As conservation work continues at Lerwick Town Hall, the flagpole has now been removed and so no flags will be flown for the duration of the works, which are expected to last into mid-summer.
The removal of the flagpole on the top of the building now means that scaffolding and protective sheeting can be erected around and over the clock tower.
Since October, stonemasons have been working around the building to remove cement pointing between blocks, before replacing this with traditional lime mortar.
Blocks will also be replaced where the stonework has deteriorated due to weathering and water penetration.
The design of the Town Hall has meant that a complex scaffolding structure is needed to ensure access for contractors to all parts of the building, including to the clock tower.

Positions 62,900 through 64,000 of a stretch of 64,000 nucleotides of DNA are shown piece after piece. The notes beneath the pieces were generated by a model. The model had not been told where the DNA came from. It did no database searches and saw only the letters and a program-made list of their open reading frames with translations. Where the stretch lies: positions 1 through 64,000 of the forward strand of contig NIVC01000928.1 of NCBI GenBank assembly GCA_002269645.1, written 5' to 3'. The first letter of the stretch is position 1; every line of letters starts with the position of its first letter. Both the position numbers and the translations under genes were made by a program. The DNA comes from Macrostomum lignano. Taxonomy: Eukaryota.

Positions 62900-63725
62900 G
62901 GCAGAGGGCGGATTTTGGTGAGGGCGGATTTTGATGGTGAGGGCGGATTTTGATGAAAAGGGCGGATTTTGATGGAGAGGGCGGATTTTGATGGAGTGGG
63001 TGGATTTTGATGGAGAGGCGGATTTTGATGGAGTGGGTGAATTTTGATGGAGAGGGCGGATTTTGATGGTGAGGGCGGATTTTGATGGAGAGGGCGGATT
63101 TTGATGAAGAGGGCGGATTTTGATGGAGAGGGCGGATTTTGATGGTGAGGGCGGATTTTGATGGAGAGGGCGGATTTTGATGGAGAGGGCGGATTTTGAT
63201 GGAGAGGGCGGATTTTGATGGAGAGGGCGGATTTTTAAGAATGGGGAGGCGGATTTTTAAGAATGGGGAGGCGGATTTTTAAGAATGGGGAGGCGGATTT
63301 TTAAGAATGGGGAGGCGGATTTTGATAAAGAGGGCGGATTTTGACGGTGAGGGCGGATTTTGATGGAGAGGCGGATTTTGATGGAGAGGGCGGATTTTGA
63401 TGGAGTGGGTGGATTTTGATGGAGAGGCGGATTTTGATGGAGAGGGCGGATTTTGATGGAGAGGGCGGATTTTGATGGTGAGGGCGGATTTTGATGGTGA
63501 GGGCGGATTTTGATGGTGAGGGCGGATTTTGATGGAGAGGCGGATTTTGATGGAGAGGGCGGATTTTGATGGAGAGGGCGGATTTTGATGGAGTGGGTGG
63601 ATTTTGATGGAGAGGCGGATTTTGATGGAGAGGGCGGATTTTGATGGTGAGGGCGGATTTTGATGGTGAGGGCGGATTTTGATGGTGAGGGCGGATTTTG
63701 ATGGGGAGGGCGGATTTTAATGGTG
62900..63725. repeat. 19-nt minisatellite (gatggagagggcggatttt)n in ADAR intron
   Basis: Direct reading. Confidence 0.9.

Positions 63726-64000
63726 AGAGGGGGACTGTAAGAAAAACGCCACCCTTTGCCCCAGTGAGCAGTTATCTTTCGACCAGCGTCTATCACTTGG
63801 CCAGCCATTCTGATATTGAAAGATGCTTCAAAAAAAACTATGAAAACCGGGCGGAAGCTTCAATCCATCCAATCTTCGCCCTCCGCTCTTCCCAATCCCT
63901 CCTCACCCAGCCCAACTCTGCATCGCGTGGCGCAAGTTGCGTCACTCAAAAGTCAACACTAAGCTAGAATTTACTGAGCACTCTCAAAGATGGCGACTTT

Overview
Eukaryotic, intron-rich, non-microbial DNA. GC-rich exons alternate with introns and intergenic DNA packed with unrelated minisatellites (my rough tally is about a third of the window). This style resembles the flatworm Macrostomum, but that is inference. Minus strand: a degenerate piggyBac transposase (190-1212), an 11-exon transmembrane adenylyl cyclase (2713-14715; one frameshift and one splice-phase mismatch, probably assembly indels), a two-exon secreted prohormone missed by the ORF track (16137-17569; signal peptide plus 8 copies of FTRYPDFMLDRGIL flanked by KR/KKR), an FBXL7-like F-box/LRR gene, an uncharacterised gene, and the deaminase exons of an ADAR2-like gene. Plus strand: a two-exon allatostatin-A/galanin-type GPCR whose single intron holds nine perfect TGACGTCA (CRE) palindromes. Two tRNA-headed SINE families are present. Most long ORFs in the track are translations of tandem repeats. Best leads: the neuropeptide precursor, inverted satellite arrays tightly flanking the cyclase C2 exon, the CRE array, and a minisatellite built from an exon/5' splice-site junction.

Many of the stained glass windows from the main hall have been removed and are now being conserved by specialists in a workshop set up in the Old Library building nearby.
Any damaged glass and lead work is being repaired to ensure the integrity of the glass panels, before being refitted back in the building, with stonemasons creating replacement retaining blocks where necessary.
Malcolm Bell, Convener said: “The removal of the flagpole over the Town Hall is perhaps a symbolic statement that the work has reached the top of the building.
“Practically however, it means that we are unable to fly flags and publicly show our support for a number of worthy causes and commemorative events, as we do throughout the year. The important conservation work on the Town Hall is making steady progress and is absolutely necessary to preserve the building and the irreplaceable stained glass windows.”